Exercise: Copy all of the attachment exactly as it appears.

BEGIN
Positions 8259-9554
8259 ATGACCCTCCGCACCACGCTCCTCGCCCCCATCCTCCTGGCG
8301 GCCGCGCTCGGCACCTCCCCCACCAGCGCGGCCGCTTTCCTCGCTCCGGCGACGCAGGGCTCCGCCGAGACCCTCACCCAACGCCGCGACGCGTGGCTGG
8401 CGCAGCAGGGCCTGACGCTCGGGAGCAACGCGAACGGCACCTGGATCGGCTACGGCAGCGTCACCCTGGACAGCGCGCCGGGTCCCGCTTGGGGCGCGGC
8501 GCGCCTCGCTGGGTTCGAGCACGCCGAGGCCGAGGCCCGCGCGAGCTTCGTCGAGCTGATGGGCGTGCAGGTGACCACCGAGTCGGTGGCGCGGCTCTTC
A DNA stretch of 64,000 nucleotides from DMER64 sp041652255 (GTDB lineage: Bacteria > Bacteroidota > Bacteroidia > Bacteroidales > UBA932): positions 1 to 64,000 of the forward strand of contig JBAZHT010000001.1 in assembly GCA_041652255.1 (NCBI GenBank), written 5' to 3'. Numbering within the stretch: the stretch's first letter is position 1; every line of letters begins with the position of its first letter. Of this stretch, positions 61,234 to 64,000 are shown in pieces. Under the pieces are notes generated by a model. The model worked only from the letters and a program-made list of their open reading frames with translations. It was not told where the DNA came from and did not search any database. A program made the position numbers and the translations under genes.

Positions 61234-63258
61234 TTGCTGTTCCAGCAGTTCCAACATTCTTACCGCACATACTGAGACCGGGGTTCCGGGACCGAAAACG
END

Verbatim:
Positions 8259-9554
8259 ATGACCCTCCGCACCACGCTCCTCGCCCCCATCCTCCTGGCG
8301 GCCGCGCTCGGCACCTCCCCCACCAGCGCGGCCGCTTTCCTCGCTCCGGCGACGCAGGGCTCCGCCGAGACCCTCACCCAACGCCGCGACGCGTGGCTGG
8401 CGCAGCAGGGCCTGACGCTCGGGAGCAACGCGAACGGCACCTGGATCGGCTACGGCAGCGTCACCCTGGACAGCGCGCCGGGTCCCGCTTGGGGCGCGGC
8501 GCGCCTCGCTGGGTTCGAGCACGCCGAGGCCGAGGCCCGCGCGAGCTTCGTCGAGCTGATGGGCGTGCAGGTGACCACCGAGTCGGTGGCGCGGCTCTTC
A DNA stretch of 64,000 nucleotides from DMER64 sp041652255 (GTDB lineage: Bacteria > Bacteroidota > Bacteroidia > Bacteroidales > UBA932): positions 1 to 64,000 of the forward strand of contig JBAZHT010000001.1 in assembly GCA_041652255.1 (NCBI GenBank), written 5' to 3'. Numbering within the stretch: the stretch's first letter is position 1; every line of letters begins with the position of its first letter. Of this stretch, positions 61,234 to 64,000 are shown in pieces. Under the pieces are notes generated by a model. The model worked only from the letters and a program-made list of their open reading frames with translations. It was not told where the DNA came from and did not search any database. A program made the position numbers and the translations under genes.

Positions 61234-63258
61234 TTGCTGTTCCAGCAGTTCCAACATTCTTACCGCACATACTGAGACCGGGGTTCCGGGACCGAAAACG